I was messaged today via Facebook from an old friend who simply asked:
'Does your Dad do Wills?'
It's a simple question, but I know it's not the question they should be asking. I responded 'Yes', and after some brief chat, I was told that she was asking for a friend who, while only 35 years old, recently had a serious health issue, and the doctors weren't sure how positive his prognosis was.
As we were typing over Facebook, and as I had plenty of work to finish of my own, I tried to be as succinct as I could in order to help my friend in the most time efficient way possible.
Out of this brief back and forth came three simple questions to help her figure out if her friend needed the kind of quality estate planning Will my father Terry Purcell of RetireLaw drafts.
It occurred to me these three steps or questions would be the same for anyone curious about Wills.
What does your friend own? What is the total value of his assets?
Does he have someone special in his life that he wants it to go to? i.e. spouse, partner, any children?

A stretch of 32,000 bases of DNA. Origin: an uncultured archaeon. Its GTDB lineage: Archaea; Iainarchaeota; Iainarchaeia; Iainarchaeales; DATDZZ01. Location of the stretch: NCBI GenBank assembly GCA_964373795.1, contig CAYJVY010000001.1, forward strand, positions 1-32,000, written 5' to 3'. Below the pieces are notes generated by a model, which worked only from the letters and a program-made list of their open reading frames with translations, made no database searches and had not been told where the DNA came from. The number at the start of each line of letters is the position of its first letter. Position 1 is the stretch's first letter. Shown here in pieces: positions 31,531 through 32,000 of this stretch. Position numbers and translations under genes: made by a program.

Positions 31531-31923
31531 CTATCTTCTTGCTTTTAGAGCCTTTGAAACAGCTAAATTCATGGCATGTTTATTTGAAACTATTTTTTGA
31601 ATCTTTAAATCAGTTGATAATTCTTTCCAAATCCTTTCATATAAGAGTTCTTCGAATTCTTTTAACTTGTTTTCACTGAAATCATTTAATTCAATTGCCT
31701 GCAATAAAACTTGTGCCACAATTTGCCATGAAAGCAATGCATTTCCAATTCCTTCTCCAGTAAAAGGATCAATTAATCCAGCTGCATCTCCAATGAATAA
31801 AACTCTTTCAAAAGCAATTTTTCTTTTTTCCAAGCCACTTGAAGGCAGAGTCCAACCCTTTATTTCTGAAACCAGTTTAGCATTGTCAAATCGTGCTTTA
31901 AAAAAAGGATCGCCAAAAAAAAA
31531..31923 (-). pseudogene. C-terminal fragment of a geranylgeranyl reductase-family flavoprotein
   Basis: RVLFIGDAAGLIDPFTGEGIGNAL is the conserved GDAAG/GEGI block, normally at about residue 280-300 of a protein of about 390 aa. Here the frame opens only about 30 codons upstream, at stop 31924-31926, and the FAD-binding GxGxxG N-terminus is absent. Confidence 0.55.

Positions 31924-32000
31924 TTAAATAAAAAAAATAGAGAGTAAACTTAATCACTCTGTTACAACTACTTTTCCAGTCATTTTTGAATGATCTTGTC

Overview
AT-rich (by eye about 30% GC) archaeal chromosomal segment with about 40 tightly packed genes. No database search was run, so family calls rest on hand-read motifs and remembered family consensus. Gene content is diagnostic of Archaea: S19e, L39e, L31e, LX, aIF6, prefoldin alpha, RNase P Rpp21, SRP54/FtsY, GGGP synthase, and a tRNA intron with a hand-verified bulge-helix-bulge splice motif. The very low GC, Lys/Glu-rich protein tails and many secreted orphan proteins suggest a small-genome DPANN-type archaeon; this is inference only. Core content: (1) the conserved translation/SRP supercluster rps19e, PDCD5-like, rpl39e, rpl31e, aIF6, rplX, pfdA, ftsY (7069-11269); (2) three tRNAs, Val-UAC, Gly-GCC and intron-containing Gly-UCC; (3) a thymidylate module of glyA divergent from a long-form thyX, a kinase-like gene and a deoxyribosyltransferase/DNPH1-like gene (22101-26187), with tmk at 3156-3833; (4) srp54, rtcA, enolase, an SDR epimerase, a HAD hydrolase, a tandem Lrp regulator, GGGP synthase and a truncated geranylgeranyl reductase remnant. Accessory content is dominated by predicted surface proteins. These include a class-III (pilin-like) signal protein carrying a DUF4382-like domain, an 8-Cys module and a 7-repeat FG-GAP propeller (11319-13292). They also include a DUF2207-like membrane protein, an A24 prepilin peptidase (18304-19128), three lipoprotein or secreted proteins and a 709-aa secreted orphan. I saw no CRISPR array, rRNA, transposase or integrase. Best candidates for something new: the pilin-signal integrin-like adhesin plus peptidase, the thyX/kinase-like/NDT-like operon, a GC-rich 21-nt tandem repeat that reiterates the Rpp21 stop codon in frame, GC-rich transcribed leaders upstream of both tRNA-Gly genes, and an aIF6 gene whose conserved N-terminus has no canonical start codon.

Do the value of his assets and the person(s) he wants to leave it to warrant spending a few grand on a quality estate planning Will?*
* Quality estate planning Wills contain provisions which enable beneficiaries to hold their share of the estate in a beneficiary-controlled testamentary trust and thus enjoy special privileges under tax law, bankruptcy law and Family Law to allow a protected and long term enjoyment of their inherited assets.
I told my friend if you can answer the first two questions I'll tell you the answer to question three.
If her friend doesn't own any significant assets of value, and he doesn't have anyone special to leave his assets to outside of his immediate family (i.e. parents & siblings) then there would be little point in spending the time and money on quality estate planning documentation.
But if your friend is like many Australians, with a home, some super, maybe an investment or life insurance policy, who also have a spouse and children they desperately care about, then these assets quickly add up to an estate with a monetary value that is very much worth the time and money.
Answering questions one and two is your job, answering question three is my father's job.
It all starts with RetireLaw's Client Questionnairewhich answers questions one and two in detail, and a free initial consultation with Terry or Dawn to determine the answer to question three i.e. do you actually need estate planning?
I also told my friend to watch the video tutorial below that I created with my father: